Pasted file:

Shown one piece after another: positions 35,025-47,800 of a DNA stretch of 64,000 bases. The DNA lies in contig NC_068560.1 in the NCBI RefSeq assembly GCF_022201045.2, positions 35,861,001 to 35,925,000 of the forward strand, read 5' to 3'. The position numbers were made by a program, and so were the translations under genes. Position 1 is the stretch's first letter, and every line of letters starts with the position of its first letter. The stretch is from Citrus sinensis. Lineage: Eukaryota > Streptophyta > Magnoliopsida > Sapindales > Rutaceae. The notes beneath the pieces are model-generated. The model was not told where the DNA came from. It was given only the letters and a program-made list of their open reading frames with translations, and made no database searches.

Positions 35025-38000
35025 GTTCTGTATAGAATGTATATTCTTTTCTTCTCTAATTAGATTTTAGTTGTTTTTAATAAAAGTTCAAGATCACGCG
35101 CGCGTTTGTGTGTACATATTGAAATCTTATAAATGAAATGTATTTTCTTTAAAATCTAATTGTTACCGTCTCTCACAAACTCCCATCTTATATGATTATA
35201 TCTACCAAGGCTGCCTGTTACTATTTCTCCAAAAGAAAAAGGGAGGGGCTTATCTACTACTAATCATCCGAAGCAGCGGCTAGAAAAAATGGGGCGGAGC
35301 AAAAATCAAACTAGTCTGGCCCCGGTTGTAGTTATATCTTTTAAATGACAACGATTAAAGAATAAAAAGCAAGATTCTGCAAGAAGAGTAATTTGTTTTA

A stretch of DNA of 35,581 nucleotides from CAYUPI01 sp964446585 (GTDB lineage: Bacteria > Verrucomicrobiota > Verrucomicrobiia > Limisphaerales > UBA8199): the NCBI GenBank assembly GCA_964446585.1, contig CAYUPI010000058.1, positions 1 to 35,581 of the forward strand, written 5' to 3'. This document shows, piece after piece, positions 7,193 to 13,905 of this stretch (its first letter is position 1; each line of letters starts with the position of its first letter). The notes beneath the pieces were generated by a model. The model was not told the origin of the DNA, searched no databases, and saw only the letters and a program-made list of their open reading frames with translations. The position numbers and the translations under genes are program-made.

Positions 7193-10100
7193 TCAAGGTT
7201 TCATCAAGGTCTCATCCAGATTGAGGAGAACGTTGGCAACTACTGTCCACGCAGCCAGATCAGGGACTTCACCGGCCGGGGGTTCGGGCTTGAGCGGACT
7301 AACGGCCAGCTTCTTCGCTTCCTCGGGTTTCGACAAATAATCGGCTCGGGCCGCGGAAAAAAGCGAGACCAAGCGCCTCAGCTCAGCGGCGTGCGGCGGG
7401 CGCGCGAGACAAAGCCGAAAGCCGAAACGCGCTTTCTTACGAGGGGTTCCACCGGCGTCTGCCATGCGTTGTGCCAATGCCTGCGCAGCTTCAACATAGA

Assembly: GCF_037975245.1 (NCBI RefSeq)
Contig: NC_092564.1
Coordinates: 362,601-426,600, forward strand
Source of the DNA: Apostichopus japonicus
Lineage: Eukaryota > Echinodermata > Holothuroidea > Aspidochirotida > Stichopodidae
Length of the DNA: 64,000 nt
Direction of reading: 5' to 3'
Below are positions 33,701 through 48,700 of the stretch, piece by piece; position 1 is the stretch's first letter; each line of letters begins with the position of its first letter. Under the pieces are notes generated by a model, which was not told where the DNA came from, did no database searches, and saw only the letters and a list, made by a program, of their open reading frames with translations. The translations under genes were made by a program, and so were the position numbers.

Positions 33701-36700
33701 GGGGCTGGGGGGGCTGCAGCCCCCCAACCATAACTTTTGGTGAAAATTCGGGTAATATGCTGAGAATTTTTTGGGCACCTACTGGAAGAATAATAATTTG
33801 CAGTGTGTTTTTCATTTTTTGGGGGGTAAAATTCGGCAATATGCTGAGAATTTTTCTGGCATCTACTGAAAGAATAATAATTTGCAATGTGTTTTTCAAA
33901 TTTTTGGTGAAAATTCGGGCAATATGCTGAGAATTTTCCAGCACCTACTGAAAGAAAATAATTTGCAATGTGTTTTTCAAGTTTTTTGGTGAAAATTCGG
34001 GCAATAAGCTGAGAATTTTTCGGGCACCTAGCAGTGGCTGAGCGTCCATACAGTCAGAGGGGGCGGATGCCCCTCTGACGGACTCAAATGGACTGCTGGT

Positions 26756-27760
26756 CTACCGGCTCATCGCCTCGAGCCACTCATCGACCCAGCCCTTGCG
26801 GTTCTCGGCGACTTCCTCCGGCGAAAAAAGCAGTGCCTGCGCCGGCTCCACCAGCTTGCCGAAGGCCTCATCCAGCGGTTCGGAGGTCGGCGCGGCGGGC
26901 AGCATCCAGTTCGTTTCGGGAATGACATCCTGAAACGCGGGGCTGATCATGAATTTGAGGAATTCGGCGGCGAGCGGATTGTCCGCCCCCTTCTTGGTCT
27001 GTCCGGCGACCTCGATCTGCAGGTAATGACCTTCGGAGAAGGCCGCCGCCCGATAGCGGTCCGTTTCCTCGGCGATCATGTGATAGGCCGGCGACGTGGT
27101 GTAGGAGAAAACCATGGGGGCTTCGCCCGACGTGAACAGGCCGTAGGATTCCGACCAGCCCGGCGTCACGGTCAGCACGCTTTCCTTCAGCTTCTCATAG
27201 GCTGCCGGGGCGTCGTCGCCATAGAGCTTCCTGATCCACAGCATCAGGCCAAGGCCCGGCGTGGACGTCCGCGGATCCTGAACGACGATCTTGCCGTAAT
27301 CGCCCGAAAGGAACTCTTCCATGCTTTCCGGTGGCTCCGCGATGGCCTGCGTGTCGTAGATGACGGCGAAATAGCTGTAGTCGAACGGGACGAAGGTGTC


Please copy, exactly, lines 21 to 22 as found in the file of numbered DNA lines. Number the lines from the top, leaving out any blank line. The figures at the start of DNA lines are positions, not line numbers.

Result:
Positions 33701-36700
33701 GGGGCTGGGGGGGCTGCAGCCCCCCAACCATAACTTTTGGTGAAAATTCGGGTAATATGCTGAGAATTTTTTGGGCACCTACTGGAAGAATAATAATTTG